something interesting: It was on July 17, 1993 that Patrick first
announced (on Usenet) the availability of version 1.0 of this new thing
called Slackware.
It will be 25 years ago this July.
Therefore I boldly predict that version 15.0 will be released on July 17,
2018, to mark the grand occasion of the 25 year anniversary.
You heard it here first. :)
It's as good a theory as any I've heard.
--
But I am filled with a terrible energy. A terrible purpose.
Alexander Grotewohl
2018-04-23 22:55:46 UTC
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Post by Auric__
Post by Dan C
Post by Dan C
Hi Slackers,
I'm starting to wonder if there's ever gonna be a release (15.0)...
I've got a brand new SSD drive that I want to start using, but am
waiting for the next release so I only have to do it once. Any clues as
to when it's coming? Any wild guesses?
Please don't bother with the "when it's ready" bullshit, either. I
already know that. :)
Replying to my own (old) post with a new theory...
I was browsing historical version release dates today, and noticed
something interesting: It was on July 17, 1993 that Patrick first
announced (on Usenet) the availability of version 1.0 of this new thing
called Slackware.
It will be 25 years ago this July.
Therefore I boldly predict that version 15.0 will be released on July 17,
2018, to mark the grand occasion of the 25 year anniversary.
You heard it here first. :)
It's as good a theory as any I've heard.
Maybe this will give me a reason to finally resize my slightly-too-small
root partition. I'll be able to ignore /tmp for a few weeks longer ;)
Michael Black
2018-07-01 15:23:36 UTC
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Post by Dan C
Post by Dan C
Hi Slackers,
I'm starting to wonder if there's ever gonna be a release (15.0)...
I've got a brand new SSD drive that I want to start using, but am
waiting for the next release so I only have to do it once. Any clues as
to when it's coming? Any wild guesses?
Please don't bother with the "when it's ready" bullshit, either. I
already know that. :)
Replying to my own (old) post with a new theory...
I was browsing historical version release dates today, and noticed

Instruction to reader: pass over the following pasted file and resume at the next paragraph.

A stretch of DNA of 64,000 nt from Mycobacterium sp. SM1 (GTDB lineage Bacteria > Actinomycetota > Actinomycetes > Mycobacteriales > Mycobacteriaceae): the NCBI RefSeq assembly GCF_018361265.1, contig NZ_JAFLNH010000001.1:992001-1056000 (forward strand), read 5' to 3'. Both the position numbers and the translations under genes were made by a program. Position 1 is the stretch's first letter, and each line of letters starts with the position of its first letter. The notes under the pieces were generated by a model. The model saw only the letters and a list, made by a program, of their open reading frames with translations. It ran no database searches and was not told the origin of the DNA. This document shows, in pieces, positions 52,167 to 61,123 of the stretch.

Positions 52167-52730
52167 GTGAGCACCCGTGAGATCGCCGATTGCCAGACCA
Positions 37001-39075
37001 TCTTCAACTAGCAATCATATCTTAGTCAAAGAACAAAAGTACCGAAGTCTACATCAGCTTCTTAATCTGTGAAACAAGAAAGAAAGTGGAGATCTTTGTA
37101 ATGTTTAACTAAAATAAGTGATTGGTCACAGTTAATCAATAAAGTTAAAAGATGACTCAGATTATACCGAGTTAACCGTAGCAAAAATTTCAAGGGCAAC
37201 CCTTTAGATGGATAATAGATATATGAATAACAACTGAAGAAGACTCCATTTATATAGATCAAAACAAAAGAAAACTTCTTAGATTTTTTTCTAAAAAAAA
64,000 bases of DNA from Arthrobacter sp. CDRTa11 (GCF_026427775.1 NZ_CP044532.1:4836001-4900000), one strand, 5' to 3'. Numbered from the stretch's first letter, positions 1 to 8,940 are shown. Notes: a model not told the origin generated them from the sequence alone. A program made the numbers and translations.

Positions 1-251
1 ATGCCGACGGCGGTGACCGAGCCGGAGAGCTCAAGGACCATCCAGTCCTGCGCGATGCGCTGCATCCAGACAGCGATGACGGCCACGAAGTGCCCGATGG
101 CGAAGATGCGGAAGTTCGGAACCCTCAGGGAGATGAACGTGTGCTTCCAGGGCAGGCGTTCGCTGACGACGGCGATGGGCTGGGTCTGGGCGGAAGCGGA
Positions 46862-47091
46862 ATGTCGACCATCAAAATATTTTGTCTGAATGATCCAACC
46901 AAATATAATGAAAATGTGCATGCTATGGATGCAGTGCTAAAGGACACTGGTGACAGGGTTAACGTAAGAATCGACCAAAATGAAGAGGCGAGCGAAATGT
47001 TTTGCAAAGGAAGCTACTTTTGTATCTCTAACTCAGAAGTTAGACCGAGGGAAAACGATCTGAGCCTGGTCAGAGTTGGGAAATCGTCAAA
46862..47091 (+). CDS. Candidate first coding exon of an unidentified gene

something interesting: It was on July 17, 1993 that Patrick first
announced (on Usenet) the availability of version 1.0 of this new thing
called Slackware.
It will be 25 years ago this July.
Therefore I boldly predict that version 15.0 will be released on July 17,
2018, to mark the grand occasion of the 25 year anniversary.
You heard it here first. :)
When I saw this back in April, it made a lot of sense.

There had just been the April 19th "third ever Slackware Mass Rebuild
(and the longest ChangeLog entry in project history)". Rebuilding
everything, getting rid of old artifacts, why do that now? And then your
post, and "of course, there is time to kill so why not attend to some
things that needed clearing out". A few days later there was something
about putting alsa back instead of pulseaudio and it went. So it did seem
like there was a deadline in mind, and time to kill.

But now it's July and 2.5 months later, and sadly, I don't think it's
going to happen. There have been some pretty long periods of beta and
release candidates in recent releases, and July 17th is just two weeks
away. Even if things froze today, I don't think a proper release can
happen on the 17th.

Though maybe on the 17th they will announce a freeze, and only fixes added
in after that. Maybe Slackware 1.0 was in effect a beta, since 1.1 came
out in November, four months later.

But surely something has to come soon. Wikipedia reminds us that 14.2
came out two years ago yesterday.

Michael
Eef Hartman
2018-07-01 17:12:14 UTC
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Post by Michael Black
There had just been the April 19th "third ever Slackware Mass Rebuild
(and the longest ChangeLog entry in project history)". Rebuilding
everything, getting rid of old artifacts, why do that now?
And Pat managed to upgrade 3 more of those old XF86 drivers:
x/xf86-video-r128-20180625_c4c878d-i586-1.txz: Upgraded.
x/xf86-video-savage-20180625_0ece556-i586-1.txz: Upgraded.
x/xf86-video-sis-20170717_a50b2b3-i586-1.txz: Upgraded.

so that leaves geode, s3virge and tseng as possibly obsolete X drivers
that won't build with gcc 8.1.1
Post by Michael Black
Even if things froze today, I don't think a proper release can
happen on the 17th.
No, still too much happing. I think a autumn release will already be
hurrying it.
Post by Michael Black
Maybe Slackware 1.0 was in effect a beta, since 1.1 came out in
November, four months later.
Releases did come out much faster then:
1.1 was already succeeded by 1.1.1 in Dec of that year and - after a few
more "minor release updates" like that - 1.2 came out on March 19, 1994,
4 months later again (and 2.0 was released later that year, in July).
Pat didn't have an update strategy yet, so changes meant a new release.
Lew Pitcher
2018-07-05 17:42:55 UTC
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Michael Black wrote:
[snip]
Post by Michael Black
Though maybe on the 17th they will announce a freeze, and only fixes added
in after that. Maybe Slackware 1.0 was in effect a beta, since 1.1 came
out in November, four months later.
But surely something has to come soon. Wikipedia reminds us that 14.2
came out two years ago yesterday.
Current change log shows new coreutils, kernels, modules, headers, and
installers as of July 3

Seems to me that we're very close to an RC1